Image credit: (Photo courtesy of Pepperdine)
On this episode of the Baseball America College Podcast, Teddy Cahill and Joe Healy are joined by Baylor head coach Steve Rodriguez to discuss the 1992 College World Series championship game between Cal State Fullerton and Pepperdine, in which Rodriguez records the final out for the Waves.
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Rodriguez enjoyed an outstanding playing career at Pepperdine, earning first team All-West Coast Conference honors in 1991 and 1992 and first team All-America honors in 1991 for a season in which he hit .419 with seven home runs, 49 RBI and 32 stolen bases. He was also a member of Team USA in 1991 and 1992, playing in the 1991 Pan American Games along the way.
After being drafted in the fifth round by the Red Sox in the 1992, Rodriguez played seven seasons in professional baseball, including two separate stints in the big leagues in 1995 with the Red Sox and Tigers.
After his playing career ended, Rodriguez embarked on a coaching career that took him back to his alma mater beginning in 2004. In 12 seasons coaching the Waves, he led the program to eight regional appearances, and in 2014, his team was just one win away from a trip to Omaha for the first time since the 1992 national title. For the last five seasons, including the shortened 2020 campaign, Rodriguez has been the head coach at Baylor, taking the Bears to three postseasons in four full seasons on the job.
The 1992 Pepperdine team is one that really lives on in college baseball lore. Although Pepperdine has traditionally been a winning program, and at that time, it was an near-annual regional participant, this was a true Cinderella national title, not altogether unlike the one celebrated by Coastal Carolina in 2016. It wasn’t a shock given the consistent success of the program, but any time a national title comes from somewhere outside the traditional power structure, it’s an underdog story.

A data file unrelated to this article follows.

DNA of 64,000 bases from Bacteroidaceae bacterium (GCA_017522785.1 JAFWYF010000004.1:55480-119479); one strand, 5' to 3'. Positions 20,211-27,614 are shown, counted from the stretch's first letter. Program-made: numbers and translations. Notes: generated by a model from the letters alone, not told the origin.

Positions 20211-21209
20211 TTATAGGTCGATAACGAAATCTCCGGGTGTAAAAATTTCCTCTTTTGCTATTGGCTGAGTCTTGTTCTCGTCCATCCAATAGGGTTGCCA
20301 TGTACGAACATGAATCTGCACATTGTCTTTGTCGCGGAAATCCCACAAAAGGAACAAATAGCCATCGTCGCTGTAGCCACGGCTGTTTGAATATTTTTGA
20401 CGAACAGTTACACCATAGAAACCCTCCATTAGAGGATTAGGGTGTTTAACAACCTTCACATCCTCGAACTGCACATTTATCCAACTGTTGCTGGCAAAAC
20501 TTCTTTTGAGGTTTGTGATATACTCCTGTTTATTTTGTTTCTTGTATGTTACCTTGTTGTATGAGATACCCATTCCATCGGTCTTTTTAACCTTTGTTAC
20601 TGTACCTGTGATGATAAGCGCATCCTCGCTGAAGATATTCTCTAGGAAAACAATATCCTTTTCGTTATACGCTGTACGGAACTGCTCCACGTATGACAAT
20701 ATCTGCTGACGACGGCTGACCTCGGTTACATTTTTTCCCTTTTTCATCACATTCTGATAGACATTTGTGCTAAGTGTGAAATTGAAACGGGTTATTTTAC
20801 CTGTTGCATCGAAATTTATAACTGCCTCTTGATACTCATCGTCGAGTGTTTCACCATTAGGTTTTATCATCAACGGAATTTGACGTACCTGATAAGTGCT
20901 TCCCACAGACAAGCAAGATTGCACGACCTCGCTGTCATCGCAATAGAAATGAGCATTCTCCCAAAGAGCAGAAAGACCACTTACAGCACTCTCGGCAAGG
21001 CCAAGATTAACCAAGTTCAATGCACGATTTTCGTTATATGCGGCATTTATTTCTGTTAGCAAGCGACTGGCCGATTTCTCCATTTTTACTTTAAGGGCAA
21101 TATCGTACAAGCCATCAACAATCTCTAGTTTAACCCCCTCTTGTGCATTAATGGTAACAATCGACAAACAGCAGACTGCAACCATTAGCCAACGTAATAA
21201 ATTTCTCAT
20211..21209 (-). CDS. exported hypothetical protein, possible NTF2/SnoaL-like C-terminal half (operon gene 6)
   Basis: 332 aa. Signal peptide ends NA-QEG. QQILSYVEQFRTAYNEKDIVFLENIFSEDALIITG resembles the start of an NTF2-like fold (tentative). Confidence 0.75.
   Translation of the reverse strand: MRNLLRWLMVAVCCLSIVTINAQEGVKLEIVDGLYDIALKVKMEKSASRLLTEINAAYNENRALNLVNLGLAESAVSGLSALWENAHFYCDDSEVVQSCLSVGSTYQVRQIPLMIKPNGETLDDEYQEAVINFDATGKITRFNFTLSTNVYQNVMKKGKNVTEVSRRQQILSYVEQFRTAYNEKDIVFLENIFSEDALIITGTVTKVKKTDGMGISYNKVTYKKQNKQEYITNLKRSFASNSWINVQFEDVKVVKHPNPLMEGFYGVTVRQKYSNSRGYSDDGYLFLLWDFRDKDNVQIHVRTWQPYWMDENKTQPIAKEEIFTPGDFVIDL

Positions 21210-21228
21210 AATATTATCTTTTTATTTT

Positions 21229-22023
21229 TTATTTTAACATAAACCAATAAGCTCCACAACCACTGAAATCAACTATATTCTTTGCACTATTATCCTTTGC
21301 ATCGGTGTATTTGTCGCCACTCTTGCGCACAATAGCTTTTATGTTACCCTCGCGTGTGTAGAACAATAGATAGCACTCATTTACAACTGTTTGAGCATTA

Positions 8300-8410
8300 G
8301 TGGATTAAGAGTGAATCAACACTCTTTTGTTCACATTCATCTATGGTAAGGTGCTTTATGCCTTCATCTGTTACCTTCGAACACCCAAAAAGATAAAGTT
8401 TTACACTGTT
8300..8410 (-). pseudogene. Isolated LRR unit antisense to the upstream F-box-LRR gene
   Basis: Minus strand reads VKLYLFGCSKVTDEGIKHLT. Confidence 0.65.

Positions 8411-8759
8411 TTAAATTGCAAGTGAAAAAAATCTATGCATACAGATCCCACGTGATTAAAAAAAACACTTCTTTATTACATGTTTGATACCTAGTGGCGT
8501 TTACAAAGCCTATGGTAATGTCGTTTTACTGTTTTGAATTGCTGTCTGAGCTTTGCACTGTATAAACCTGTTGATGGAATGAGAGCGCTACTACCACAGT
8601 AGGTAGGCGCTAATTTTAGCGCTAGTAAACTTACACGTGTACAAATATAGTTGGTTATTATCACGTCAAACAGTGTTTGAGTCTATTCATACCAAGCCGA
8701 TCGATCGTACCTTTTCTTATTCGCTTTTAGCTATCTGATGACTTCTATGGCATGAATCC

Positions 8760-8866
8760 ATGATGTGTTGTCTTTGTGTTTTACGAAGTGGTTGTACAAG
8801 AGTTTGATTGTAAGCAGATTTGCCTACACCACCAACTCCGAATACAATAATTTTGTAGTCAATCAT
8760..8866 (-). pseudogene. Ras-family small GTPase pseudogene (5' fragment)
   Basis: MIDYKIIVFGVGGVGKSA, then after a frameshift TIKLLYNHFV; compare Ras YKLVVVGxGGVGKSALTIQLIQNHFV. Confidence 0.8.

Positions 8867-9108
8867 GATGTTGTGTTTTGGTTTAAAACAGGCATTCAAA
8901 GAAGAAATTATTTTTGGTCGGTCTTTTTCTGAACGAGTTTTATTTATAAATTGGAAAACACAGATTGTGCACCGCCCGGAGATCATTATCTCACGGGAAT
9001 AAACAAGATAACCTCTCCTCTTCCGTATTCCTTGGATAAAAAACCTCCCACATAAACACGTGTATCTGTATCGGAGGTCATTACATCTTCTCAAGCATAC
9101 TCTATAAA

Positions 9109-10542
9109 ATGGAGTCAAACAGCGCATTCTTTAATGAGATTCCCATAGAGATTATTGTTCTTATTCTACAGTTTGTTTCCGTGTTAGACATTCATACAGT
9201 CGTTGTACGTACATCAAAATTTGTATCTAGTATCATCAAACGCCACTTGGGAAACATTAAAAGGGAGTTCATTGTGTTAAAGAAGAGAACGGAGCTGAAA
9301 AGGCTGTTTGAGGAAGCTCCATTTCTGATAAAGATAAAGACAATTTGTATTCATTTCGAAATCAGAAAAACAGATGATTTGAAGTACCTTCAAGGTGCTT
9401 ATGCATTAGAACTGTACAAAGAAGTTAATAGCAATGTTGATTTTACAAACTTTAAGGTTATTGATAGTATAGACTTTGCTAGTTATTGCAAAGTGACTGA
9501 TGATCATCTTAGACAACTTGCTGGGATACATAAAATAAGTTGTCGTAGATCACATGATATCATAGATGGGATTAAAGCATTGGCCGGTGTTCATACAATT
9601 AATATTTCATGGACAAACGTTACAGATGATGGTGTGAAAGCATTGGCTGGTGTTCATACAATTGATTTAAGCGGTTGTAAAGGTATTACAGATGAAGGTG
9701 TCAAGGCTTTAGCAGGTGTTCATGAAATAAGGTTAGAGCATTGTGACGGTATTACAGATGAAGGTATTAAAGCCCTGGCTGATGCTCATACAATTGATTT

Among the topics discussed with Rodriguez on this episode are:
- How confident Pepperdine was as a team coming into the championship game
- The perception of Cal State Fullerton as a power in Southern California
- The importance of the quick 2-0 the Waves built in the first inning
- The play made by catcher Scott Vollmer in the fourth inning that potentially saved a run
- Eric Ekdahl’s surprising home run in the fifth
- The various superstitions that he had going on at the time
- The way Pepperdine starter Pat Ahearne controlled the game
- His diving play in the eighth inning that kept Fullerton from tying the game
- The feeling of recording the final out of the game
- Competing against Phil Nevin
- The influence of then-Pepperdine head coach Andy Lopez
- What the Pepperdine community means to him
- His cooking skills